Falling In Love With My Walking Stick

My Walking Stick

By Karen Mizrach

On July 4, 2018 I was scrolling through Amazon’s options for walking sticks. Finally, I settled on one that was part of the “Survivor Series”. I know that because I recently went back to my purchasing history to check when and what I had ordered. It was a hand-carved, 40” natural looking stick, with a flower etched in the wood and a leather strap at the top; a relatively cool looking choice. When I think about that day now I’m struck by the significance that it was Independence Day, and I was trying for my own independence.

Six months earlier I had suddenly become ill with vertigo. It happened in the middle of the night and it was terrifying. After some weeks, the vertigo stopped, but my symptoms settled into a constant sense of imbalance. I couldn’t walk correctly or easily. I had to quit my job teaching. There were days I could barely navigate my house, never mind get to a doctor. For many months I was lost in a world of solitude, disability and fear. It’s been quite the journey; with many doctors, physical therapists, and medications. But I believe things started looking up when I took matters into my own hands. Ordering that walking stick was a defining moment.

I had missed walking, hiking and just being outdoors. Even going to get my mail down at the end of my street was a challenge. On that Independence Day when I ordered my walking stick I began to feel some hope. Hope, and also fear. Would I be able to go out in the world and take a chance on being able to stay upright? I worried about being seen differently, about falling, about the whole transition from housebound to independent. But, I was determined to try. And with a flower engraved, Survivor Series wooden stick I had no excuses.

It wasn’t a simple task. I had trouble just wrapping my mind around the fact that I, a not very old, formally healthy, strong woman, had to learn to walk with a stick. It is a mental challenge that I didn’t ever consider before I undertook it for myself. Of course I know people who use canes, walkers, wheelchairs, etc., but I never thought about the psychological leap it takes to begin using assistance to move.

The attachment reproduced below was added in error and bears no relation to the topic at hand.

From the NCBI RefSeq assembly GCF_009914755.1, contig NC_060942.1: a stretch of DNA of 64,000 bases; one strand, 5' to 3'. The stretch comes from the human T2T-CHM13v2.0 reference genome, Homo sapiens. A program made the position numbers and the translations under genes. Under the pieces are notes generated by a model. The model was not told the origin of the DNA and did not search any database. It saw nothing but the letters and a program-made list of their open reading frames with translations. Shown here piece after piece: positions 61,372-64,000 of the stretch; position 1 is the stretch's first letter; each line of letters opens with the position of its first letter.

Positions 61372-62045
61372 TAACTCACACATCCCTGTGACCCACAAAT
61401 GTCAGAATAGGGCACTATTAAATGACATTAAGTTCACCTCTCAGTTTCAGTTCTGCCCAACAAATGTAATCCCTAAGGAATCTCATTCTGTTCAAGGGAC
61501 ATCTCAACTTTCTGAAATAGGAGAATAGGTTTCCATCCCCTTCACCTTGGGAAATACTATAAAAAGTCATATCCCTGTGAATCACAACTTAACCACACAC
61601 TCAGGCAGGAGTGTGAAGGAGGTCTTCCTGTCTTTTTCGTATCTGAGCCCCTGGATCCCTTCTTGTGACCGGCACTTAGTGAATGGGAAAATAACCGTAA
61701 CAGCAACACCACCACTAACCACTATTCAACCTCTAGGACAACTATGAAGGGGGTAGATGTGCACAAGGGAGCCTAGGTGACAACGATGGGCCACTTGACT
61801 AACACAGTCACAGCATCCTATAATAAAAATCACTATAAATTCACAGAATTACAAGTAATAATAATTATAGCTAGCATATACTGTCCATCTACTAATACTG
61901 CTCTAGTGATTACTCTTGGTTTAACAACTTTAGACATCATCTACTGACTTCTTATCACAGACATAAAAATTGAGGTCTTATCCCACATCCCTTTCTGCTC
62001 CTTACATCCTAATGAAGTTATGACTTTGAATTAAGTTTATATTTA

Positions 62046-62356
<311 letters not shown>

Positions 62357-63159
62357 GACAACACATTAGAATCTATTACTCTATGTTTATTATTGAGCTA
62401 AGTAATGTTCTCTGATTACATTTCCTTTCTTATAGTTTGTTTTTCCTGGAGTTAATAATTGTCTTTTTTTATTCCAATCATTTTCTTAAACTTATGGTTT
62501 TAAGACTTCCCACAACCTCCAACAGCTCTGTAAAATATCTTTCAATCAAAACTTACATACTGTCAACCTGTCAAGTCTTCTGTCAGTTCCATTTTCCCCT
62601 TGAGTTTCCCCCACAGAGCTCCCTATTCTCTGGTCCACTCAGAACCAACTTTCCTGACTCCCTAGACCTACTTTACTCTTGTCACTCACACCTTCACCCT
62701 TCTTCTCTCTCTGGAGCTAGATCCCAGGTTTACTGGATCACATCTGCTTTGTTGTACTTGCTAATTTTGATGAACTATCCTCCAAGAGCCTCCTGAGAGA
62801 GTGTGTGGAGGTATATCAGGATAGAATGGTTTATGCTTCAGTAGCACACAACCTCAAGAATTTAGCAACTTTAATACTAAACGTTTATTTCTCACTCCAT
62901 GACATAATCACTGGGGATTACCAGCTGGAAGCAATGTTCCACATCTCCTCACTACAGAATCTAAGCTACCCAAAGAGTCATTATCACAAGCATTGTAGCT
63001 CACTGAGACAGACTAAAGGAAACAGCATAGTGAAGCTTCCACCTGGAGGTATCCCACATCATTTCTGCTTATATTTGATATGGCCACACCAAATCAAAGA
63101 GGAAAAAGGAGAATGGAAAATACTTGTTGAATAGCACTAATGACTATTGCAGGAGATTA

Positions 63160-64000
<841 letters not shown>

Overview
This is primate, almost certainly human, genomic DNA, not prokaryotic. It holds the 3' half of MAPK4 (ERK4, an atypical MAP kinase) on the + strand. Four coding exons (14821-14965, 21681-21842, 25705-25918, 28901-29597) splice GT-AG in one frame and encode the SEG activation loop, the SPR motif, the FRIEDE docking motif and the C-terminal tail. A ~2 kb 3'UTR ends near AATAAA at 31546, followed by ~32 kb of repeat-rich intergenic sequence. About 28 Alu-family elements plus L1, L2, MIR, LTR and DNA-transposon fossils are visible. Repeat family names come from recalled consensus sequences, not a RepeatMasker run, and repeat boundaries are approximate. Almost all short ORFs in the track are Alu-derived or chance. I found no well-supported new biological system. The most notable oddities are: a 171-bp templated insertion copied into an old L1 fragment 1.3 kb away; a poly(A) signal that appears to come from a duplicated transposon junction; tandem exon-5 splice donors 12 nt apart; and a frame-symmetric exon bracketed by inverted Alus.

The first time I took my stick out in the world was a nerve-wracking experience. Never mind that I didn’t know if I could physically even move using it, but I felt like I had a neon sign on my forehead that said “There is something wrong with me.” There was something wrong with me, so I’m not sure why I struggled with this concept. Pride, embarrassment, fear, change in identity – it’s all part of it.

Someone suggested beginning to walk on a track, so I could see my car and feel safe if I began to panic. Off I went with my very hip walking stick to a nearby middle school track. I found one that was gravel, without lines. The lines on tracks caused me balance problems – you know what I mean – so I avoided them. The first time I made it around the track once, taking 20 minutes to do what used to take me a few minutes. And it was terrifying. When I was on the far side of the track I felt like I was miles from safety. I talked to myself, saying “Come on Karen. You’ve got this. One step at a time. Don’t fall. Don’t fall. Don’t fall.” Constant babble like that eventually got me around. And I did fall – in love with that stick.

For 6 months I went to the track almost everyday. That stick was always with me as I pushed myself toward moving again. It was a comfort and a grounding tool as I moved like a turtle on a surface that usually felt like it was shifting from under my feet. Now I can walk the track without the stick, only using it for more unlevel walks through the park or on trails.

Karen's Walking StickI love my wooden stick with the little carved flower. It stays in my car, along with a growing assortment of hiking poles and canes. Now I can use that stick without embarrassment or fear or hesitation. I still go to that track a couple times a week. It holds a special place in my heart. It is the place on this earth where I taught myself to move again and reclaim some independence. So here’s to my Survivor Series Stick and my middle school gravel track! Thank you!